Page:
A document published last year stated that Brits moving to the EU ahead of Brexit day in March 2019 would be eligible to stay living abroad, but that there may be some need to apply for residency or ‘settled status’. However, UK citizen’s rights to live and work in Europe won’t be guaranteed if they relocate after Brexit day. In addition, although there may be rights to remain in another country after Brexit, those rights don’t offer British expats the ability to roam throughout the rest of the EU with free movement.

After Brexit – Free Movement

Late last year, The Guardian published an article which claimed that some businesses which helped people move to Europe had noticed a 25% jump in business with doubled numbers of enquiries to move to Europe before Brexit. The primary concern for many was whether the luxury to move freely would be taken away once the UK leaves the EU. While a UK citizen can currently choose to up sticks and move to another country in the EU now, this may become more difficult after Brexit. There’s the possibility there’ll be visas and specific requirements to enter a country – which means retirement overseas may not be quite as easy as it has been up to now.


One of the concerns for expats living abroad has been over pensions being frozen. However, last year the British government confirmed that UK pensioners within the EU would still be entitled to annual rises in their payments each year following Brexit. Expats in other countries such as Australia, New Zealand, and Canada don’t get the annual increase in line with inflation, meaning their value diminishes over time. Additionally, any contributions of National Insurance made while overseas will contribute towards an expat’s pension. Industry expert James Walsh commented: ‘The UK and EU have agreed that the UK will continue paying and uprating state pensions to UK citizens living in EU countries after Brexit – and vice versa.’ This development means that UK citizens living in Europe will continue to get the same annual inflation increases they would have been eligible for in Britain, and EU citizens in Britain will be given the same deal.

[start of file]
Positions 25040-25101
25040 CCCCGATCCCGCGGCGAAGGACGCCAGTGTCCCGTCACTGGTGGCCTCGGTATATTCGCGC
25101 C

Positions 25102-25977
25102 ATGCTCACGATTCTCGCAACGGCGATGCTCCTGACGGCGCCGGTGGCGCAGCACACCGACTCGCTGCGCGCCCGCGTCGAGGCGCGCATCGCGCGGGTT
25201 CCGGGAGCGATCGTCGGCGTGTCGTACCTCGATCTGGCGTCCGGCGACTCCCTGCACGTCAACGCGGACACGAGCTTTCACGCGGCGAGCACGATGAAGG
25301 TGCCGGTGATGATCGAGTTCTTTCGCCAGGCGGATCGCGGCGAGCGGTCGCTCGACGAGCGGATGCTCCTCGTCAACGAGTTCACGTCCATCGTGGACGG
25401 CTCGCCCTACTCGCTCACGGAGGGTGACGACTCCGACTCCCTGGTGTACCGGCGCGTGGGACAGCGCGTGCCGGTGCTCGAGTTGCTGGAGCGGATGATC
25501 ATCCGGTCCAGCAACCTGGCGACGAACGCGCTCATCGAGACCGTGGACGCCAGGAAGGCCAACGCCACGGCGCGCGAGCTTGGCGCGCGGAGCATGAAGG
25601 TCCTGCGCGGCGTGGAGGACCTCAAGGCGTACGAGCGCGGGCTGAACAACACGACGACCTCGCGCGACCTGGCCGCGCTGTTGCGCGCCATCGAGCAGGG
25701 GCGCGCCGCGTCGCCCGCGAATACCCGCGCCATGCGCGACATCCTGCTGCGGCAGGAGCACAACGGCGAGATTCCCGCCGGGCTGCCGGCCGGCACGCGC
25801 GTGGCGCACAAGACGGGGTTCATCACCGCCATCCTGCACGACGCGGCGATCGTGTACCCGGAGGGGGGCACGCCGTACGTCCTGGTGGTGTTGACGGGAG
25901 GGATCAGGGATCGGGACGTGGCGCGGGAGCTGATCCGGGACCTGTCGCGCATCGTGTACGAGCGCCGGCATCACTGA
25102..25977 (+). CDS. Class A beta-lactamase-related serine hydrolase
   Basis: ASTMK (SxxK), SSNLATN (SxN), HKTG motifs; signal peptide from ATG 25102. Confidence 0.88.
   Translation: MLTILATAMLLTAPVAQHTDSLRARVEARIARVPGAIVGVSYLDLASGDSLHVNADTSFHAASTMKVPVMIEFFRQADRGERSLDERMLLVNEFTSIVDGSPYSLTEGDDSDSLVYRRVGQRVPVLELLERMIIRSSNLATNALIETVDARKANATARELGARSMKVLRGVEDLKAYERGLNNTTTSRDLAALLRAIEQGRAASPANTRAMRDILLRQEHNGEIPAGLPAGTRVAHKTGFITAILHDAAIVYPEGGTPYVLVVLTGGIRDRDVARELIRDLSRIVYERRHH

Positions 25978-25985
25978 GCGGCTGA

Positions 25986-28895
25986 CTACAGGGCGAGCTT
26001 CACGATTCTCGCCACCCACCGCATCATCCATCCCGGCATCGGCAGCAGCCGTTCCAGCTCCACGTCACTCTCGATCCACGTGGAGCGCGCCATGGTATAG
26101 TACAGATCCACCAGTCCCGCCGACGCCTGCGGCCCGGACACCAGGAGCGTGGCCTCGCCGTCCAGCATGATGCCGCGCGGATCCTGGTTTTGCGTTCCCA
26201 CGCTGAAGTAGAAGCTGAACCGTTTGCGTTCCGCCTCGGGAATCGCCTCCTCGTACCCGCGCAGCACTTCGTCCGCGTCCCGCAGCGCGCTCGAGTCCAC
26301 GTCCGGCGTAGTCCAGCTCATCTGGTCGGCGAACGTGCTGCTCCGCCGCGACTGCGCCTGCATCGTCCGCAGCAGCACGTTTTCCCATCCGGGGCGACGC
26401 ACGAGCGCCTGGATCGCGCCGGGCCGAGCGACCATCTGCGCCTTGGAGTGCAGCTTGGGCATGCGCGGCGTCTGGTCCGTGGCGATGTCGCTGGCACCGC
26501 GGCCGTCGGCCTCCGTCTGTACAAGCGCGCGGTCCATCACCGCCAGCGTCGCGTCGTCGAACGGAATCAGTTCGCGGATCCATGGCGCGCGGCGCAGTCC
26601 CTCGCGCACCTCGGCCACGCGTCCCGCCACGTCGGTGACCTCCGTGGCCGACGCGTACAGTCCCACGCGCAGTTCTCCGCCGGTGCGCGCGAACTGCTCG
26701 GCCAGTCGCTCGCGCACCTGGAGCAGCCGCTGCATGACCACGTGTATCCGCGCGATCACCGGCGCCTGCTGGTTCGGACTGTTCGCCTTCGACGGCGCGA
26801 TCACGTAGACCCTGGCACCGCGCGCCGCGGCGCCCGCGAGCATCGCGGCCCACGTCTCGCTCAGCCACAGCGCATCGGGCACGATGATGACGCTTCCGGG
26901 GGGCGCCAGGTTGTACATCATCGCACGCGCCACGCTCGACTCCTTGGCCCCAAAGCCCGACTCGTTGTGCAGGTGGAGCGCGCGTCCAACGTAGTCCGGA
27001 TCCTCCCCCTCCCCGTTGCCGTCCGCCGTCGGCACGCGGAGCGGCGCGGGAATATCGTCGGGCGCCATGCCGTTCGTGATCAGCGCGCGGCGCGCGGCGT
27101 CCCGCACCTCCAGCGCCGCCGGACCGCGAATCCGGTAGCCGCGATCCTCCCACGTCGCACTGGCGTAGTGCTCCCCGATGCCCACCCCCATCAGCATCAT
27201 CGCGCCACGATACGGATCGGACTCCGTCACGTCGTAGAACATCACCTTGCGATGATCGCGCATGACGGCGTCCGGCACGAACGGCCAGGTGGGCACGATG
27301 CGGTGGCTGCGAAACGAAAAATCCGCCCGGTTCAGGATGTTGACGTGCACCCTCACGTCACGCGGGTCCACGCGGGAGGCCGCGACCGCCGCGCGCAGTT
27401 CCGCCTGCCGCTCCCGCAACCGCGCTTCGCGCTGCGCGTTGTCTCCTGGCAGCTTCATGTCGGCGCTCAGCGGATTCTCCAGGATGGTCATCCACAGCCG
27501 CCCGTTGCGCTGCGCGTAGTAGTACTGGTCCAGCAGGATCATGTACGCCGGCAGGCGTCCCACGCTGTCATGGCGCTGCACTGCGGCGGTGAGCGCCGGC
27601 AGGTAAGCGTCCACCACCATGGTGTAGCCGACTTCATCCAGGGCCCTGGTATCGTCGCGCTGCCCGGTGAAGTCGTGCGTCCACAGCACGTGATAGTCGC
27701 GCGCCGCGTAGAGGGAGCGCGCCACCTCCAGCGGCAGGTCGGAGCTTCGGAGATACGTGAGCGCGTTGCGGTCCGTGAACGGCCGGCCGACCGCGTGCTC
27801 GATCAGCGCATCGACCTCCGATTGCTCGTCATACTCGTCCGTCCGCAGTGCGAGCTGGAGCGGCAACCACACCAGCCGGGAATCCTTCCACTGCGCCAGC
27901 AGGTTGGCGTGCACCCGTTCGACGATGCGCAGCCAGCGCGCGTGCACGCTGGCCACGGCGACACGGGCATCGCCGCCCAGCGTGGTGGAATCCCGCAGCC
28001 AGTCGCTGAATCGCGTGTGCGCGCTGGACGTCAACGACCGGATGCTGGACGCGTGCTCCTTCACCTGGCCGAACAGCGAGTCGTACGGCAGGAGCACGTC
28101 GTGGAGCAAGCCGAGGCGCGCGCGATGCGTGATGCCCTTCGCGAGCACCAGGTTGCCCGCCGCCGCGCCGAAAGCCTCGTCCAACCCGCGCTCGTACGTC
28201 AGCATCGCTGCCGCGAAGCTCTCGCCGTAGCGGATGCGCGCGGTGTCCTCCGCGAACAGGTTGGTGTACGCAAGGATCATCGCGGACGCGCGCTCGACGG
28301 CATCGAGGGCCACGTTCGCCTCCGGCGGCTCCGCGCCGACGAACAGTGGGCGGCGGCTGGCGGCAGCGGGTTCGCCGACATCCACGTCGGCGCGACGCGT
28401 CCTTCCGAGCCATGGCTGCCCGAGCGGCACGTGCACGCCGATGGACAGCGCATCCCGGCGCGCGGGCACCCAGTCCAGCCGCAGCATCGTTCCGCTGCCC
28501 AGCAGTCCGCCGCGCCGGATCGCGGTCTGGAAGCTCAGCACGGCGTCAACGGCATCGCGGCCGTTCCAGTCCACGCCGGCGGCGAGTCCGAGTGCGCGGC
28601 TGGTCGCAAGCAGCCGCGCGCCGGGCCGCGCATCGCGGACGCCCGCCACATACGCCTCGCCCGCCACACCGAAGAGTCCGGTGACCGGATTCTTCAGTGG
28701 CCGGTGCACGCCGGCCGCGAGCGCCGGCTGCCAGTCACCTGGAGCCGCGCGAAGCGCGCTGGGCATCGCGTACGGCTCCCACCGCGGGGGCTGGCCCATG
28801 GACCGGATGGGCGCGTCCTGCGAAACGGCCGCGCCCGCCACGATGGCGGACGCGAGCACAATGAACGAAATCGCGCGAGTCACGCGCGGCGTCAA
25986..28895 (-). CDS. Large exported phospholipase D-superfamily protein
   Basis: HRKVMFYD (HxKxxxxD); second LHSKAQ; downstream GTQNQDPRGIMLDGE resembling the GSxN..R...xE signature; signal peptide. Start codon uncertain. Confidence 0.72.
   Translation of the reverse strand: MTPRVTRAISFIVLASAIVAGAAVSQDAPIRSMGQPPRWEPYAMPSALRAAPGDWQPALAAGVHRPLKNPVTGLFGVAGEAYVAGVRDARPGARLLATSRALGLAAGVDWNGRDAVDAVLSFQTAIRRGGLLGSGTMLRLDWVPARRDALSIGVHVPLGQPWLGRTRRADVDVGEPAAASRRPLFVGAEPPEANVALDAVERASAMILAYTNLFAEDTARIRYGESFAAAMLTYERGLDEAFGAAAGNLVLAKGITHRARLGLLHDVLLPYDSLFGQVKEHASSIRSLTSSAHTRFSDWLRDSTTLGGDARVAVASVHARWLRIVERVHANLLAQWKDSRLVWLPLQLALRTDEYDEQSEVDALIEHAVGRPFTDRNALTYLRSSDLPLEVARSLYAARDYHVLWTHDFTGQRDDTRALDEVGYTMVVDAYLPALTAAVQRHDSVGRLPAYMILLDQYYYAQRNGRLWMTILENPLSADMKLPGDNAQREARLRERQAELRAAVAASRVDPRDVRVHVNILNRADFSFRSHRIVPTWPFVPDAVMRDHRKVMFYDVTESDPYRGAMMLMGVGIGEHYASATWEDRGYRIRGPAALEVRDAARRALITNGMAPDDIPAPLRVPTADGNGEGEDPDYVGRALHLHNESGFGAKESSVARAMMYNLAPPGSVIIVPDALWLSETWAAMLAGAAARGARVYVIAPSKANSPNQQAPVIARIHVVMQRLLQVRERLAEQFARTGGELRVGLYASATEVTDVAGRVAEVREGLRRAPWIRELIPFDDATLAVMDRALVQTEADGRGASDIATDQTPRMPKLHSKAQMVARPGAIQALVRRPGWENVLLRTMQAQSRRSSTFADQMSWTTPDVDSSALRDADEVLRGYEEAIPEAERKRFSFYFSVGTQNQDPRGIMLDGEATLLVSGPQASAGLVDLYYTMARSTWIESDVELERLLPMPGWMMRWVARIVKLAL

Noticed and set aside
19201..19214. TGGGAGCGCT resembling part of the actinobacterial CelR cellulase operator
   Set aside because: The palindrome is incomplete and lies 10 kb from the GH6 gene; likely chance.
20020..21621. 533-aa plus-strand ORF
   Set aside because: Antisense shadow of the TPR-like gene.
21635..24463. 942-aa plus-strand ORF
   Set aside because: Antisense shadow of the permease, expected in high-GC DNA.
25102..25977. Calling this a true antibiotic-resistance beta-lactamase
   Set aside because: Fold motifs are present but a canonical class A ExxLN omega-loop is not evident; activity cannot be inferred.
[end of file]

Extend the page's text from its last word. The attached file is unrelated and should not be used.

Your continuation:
This agreement, covers people in other European Economic Area countries, such as Norway, Iceland, Lichtenstein, and Switzerland.

There were also questions raised as to how Qualifying Recognised Overseas Pensions (QROPS) will be affected. QROPS came into place in 2006 to comply with EU rules. There are some financial advantages to QROPS, such as being able to take a tax-free lump sum of up to 30%. These pensions can be moved to any European Economic Area (EEA) country without a fee, but if they’re moving beyond Europe, expats have to reside in the same country as their QROPS to ensure they remain free of charges. If they do not reside in the same country, they’re liable to pay a 25% cut of the pension they move overseas to HM Revenue and Customs. It’s uncertain whether QROPS will be covered in the Brexit discussions or deal, but it’s expected the expats that have switched their pensions before Brexit will be catered for, whereas after Brexit pensions may not be clarified until after Brexit, or after the transition period ends.